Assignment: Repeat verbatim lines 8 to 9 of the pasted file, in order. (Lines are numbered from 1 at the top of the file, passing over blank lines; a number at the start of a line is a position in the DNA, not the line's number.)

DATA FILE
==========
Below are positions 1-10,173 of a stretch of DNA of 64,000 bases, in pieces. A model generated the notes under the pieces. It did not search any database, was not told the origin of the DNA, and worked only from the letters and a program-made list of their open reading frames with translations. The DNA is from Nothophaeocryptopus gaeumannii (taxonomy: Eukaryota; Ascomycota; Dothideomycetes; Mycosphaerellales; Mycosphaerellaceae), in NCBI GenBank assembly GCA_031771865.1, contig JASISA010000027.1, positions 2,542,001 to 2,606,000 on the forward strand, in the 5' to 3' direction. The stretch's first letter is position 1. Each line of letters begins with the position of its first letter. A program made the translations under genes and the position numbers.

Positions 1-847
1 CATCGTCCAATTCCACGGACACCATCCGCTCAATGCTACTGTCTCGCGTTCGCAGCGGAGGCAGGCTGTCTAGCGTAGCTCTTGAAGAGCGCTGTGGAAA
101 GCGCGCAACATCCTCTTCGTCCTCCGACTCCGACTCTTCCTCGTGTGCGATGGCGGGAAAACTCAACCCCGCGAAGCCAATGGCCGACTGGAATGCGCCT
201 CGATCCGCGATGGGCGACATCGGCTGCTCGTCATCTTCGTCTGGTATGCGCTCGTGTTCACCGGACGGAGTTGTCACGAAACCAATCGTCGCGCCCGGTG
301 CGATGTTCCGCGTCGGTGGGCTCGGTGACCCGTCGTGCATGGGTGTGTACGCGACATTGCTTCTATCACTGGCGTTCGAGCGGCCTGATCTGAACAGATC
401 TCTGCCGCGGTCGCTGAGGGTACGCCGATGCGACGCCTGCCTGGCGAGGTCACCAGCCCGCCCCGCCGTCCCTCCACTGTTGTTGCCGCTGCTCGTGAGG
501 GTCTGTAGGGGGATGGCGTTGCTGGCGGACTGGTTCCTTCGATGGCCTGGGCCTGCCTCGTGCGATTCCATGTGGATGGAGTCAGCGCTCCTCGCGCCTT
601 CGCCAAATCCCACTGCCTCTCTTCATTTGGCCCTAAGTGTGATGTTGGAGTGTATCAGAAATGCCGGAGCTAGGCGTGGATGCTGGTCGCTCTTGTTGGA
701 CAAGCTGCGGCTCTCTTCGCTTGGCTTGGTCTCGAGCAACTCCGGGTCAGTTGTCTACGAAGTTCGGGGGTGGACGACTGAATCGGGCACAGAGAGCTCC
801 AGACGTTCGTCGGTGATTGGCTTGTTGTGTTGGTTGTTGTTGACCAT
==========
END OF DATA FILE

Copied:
501 GTCTGTAGGGGGATGGCGTTGCTGGCGGACTGGTTCCTTCGATGGCCTGGGCCTGCCTCGTGCGATTCCATGTGGATGGAGTCAGCGCTCCTCGCGCCTT
601 CGCCAAATCCCACTGCCTCTCTTCATTTGGCCCTAAGTGTGATGTTGGAGTGTATCAGAAATGCCGGAGCTAGGCGTGGATGCTGGTCGCTCTTGTTGGA